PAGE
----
The Spirit of PlaceA visit with chef John Ross
Well before farm-to-table cooking and seasonal cuisine took root on eastern Long Island, there was Ross’ North Fork Restaurant in Southold. Former regulars get a dreamy look in their eyes as they tell you how they pine for dinners past. They still hunger after the sweetcorn. Less than three hours off the vine, quickly steamed and served with plenty of good butter, it went for “two bucks a bowl, for the table.” Then there was the half-duck from Crescent Farms. “We’d roast the heck out of it,” chef-owner John Ross recollected from his home in Southold. When it was done, he’d bone it so that “you could cut it like a steak.” The skin was crisp and sweet with caramelized honey and the meat was succulent. If beach plums were in season, he’d roast those, too, and puree and add them to the syrupy sour-sweet sauce called gastrique. And the oysters! They were from local waters, and Ross liked to bake them with butter, garlic, parsley, breadcrumbs, and a glug of anise-flavored liqueur.
Everything was made from scratch, even the puff pastry. Every summer evening, at five o’clock, after Ross had written the menu and his wife, Lois, had run it through the mimeograph machine and one of their three children had set the tables, he’d dispatch a waitress to old George Conway’s farm, to collect the corn in a burlap sack that would be waiting under a tree. Just out of restaurant school, Ross attended the First Symposium on American Cuisine in Lexington, Kentucky where Julia Child and Pierre Franey were among the speakers. Thus inspired, he never wavered in his resolve to cook honest food that spoke and tasted of the place where it was grown. And so it went for twenty-seven years, from 1973 to 2000, sixteen hours a day, six days a week, until Ross’s legs gave out and he quit the restaurant game.
“We weren’t a fancy Manhattan restaurant,” he said. “By chance, I bypassed the New York scene, having never worked in the city. And that turned to have been a good thing because it helped me to stay true to my vision,”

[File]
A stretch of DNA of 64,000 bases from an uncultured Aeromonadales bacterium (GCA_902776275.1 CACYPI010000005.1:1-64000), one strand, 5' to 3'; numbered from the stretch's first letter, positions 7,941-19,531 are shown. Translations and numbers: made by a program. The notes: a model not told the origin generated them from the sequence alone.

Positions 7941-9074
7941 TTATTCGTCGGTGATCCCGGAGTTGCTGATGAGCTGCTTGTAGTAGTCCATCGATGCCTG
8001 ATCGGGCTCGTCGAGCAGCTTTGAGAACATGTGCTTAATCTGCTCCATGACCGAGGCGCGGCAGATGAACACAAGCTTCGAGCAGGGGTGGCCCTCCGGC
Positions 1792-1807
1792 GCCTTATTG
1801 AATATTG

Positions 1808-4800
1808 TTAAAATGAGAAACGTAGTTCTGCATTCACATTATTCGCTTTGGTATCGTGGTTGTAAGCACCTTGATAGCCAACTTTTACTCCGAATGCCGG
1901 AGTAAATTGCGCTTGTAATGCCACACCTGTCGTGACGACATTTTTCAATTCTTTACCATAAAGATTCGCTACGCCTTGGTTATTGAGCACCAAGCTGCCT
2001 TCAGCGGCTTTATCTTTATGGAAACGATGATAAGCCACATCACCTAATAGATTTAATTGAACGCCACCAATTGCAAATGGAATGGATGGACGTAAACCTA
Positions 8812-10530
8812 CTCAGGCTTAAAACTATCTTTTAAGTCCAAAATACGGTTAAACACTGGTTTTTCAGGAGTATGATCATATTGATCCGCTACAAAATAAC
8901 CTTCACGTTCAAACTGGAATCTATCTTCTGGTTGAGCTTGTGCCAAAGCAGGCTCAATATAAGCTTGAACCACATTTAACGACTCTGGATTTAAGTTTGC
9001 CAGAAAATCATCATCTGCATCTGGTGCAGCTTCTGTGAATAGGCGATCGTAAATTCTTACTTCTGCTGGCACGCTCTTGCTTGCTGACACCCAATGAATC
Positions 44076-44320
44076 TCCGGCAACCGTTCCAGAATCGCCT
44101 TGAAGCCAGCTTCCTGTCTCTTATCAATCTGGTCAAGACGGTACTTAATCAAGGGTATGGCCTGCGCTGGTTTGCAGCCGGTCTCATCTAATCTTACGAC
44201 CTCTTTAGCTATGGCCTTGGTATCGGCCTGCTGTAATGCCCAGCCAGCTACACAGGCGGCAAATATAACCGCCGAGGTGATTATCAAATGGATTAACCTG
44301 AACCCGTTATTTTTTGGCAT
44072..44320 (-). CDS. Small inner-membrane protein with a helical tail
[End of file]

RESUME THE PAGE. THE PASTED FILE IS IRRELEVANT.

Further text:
On a front burner in his unfancy home kitchen rested a thing of beauty, a big pot of stew, thick with leafy greens and chickpeas and pork that looks like the American cousin of a rustic French garbure. When told of the resemblance, the Canadian-born Ross, who is as plainspoken as his wonderful food, raised an eyebrow and said dryly, “We just call it soup.”
These days he cooks mostly in the kitchen of the First Presbyterian Church of Southold, where he’s involved in Maureen’s Haven, a consortium of churches that provide food and temporary shelter to people in need. Over the years, he also found time to write a newspaper column and a series of cookbooks that are as much a history of the region’s food and wine as they are a tribute to restaurants of a bygone era and also a vanishing way of life.
But he’s not nostalgic for the past. “The North Fork has changed a lot since the days when I ran my restaurant, mostly in a good way,” he said. Enthusiastic about the new generation of chefs who’ve discovered the region, he makes a point of mentoring young industry professionals. The other evening, two young women chefs came to dinner. Together, they prepared mussels en croute. The mussels were local, of course, and so were the leeks and white wine. For the croute, they hollowed out Ross’s own long-fermented sourdough rolls. Then they spooned the mussels and their broth into the rolls along with a splash of cream. It wasn’t strictly French, no, it was something better: a pure expression of North Fork cookery.